that resort thereto is tantamount to the application of an ex-post facto law.

This argument is specious. No ex-post facto law is involved in the case at bar. The science of DNA typing involves the
admissibility, relevance and reliability of the evidence obtained under the Rules of Court. Whereas an ex-post facto law
refers primarily to a question of law, DNA profiling requires a factual determination of the probative weight of the evidence
presented.

Appellant’s twin defense of denial and alibi cannot be sustained. The forensic DNA evidence and bloodied shirt,
notwithstanding the eyewitness accounts of his presence at Isabel Dawang’s house during the time when the crime was
committed, undeniably link him to the June 30, 1998 incident. Appellant did not demonstrate with clear and convincing
evidence an impossibility to be in two places at the same time, especially in this case where the two places are located in
the same barangay.40 He lives within a one hundred (100) meter radius from the scene of the crime, and requires a mere
five minute walk to reach one house from the other. This fact severely weakens his alibi.

As to the second assignment of error, appellant asserts that the court a quo committed reversible error in convicting him
of the crime charged. He alleges that he should be acquitted on reasonable doubt.

Appellant’s assertion cannot be sustained.

Generally, courts should only consider and rely upon duly established evidence and never on mere conjectures or
suppositions. The legal relevancy of evidence denotes "something more than a minimum of probative value," suggesting
that such evidentiary relevance must contain a "plus value."41 This may be necessary to preclude the trial court from being
satisfied by matters of slight value, capable of being exaggerated by prejudice and hasty conclusions. Evidence without
"plus value" may be logically relevant but not legally sufficient to convict. It is incumbent upon the trial court to balance the
probative value of such evidence against the likely harm that would result from its admission.

The judgment in a criminal case can be upheld only when there is relevant evidence from which the court can properly
find or infer that the accused is guilty beyond reasonable doubt. Proof beyond reasonable doubt requires moral certainty
of guilt in order to sustain a conviction. Moral certainty is that degree of certainty that convinces and directs the
understanding and satisfies the reason and judgment of those who are bound to act conscientiously upon it. It is certainty
beyond reasonable doubt.42 This requires that the circumstances, taken together, should be of a conclusive nature and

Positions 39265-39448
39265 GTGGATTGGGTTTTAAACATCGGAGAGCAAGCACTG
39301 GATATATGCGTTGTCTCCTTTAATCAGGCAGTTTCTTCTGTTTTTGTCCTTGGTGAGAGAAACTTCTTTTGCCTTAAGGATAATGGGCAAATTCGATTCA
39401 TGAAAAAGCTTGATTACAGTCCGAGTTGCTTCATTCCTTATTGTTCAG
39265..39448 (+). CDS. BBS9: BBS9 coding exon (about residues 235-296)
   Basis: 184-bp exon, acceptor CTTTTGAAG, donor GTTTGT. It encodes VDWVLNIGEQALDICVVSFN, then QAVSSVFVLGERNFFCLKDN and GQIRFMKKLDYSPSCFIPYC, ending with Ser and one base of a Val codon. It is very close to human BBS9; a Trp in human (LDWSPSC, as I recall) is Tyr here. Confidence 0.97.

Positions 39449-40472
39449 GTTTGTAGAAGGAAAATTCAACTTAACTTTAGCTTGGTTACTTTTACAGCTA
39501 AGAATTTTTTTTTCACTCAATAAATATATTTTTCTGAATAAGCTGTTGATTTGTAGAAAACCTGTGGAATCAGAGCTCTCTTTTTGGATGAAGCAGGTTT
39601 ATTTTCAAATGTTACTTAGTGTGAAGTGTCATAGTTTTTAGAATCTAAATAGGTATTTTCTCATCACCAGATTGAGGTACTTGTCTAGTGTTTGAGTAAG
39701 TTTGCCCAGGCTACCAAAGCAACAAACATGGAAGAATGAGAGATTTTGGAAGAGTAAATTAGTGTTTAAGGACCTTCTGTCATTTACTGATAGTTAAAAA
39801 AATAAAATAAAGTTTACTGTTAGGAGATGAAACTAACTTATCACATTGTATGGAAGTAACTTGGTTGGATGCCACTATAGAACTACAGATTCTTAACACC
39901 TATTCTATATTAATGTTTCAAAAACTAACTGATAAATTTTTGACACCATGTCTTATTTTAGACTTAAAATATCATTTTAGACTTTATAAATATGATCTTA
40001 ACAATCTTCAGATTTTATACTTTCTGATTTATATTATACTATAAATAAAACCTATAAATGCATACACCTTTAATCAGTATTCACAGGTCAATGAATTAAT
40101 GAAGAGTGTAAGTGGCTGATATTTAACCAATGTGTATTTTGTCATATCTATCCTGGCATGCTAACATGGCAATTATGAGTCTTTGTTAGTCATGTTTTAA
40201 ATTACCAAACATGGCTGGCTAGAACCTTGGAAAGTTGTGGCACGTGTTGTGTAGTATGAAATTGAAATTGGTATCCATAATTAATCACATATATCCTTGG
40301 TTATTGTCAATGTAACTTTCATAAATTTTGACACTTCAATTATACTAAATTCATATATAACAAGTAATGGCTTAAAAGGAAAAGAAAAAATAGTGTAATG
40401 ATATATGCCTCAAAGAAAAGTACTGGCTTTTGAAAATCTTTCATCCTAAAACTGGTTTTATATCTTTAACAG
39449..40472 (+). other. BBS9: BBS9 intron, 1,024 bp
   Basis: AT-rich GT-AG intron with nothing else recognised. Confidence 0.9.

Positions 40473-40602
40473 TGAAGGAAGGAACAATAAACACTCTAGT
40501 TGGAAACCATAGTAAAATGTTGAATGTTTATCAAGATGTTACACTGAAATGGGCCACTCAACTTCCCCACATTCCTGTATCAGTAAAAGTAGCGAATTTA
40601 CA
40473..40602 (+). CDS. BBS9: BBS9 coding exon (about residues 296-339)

tendency; leading, on the whole, to a satisfactory conclusion that the accused, and no one else, committed the offense
charged.43 In view of the totality of evidence appreciated thus far, we rule that the present case passes the test of moral
certainty.

However, as a matter of procedure, and for the purpose of meeting the requirement of proof beyond reasonable doubt,
motive is essential for conviction when there is doubt as to the identity of the culprit. 44

Pertinently, it must be noted that Judilyn Pas-a, first cousin of the victim, testified that she last saw the victim alive in the
morning of June 30, 1998 at the house of Isabel Dawang.45 She witnessed the appellant running down the stairs of
Isabel’s house and proceeding to the back of the same house. 46 She also testified that a few days before the victim was
raped and killed, the latter revealed to her that "Joel Yatar attempted to rape her after she came from the school." 47 The
victim told Judilyn about the incident or attempt of the appellant to rape her five days before her naked and violated body
was found dead in her grandmother’s house on June 25, 1998.48 In addition, Judilyn also testified that when her auntie
Luz Dawang Yatar, wife of appellant, separated from her husband, "this Joel Yatar threatened to kill our
family."49 According to Judilyn, who was personally present during an argument between her aunt and the appellant, the
exact words uttered by appellant to his wife in the Ilocano dialect was, "If you leave me, I will kill all your family and your
relatives x x x."50 These statements were not contradicted by appellant.

Thus, appellant’s motive to sexually assault and kill the victim was evident in the instant case. It is a rule in criminal law
that motive, being a state of mind, is established by the testimony of witnesses on the acts or statements of the accused
before or immediately after the commission of the offense, deeds or words that may express it or from which his motive or
reason for committing it may be inferred.51

Accordingly, we are convinced that the appellant is guilty beyond reasonable doubt of the special complex crime of rape
with homicide. Appellant sexually assaulted Kathylyn Uba, and by reason or on the occasion thereof, in order to conceal
his lustful deed, permanently sealed the victim’s lips by stabbing her repeatedly, thereby causing her untimely demise.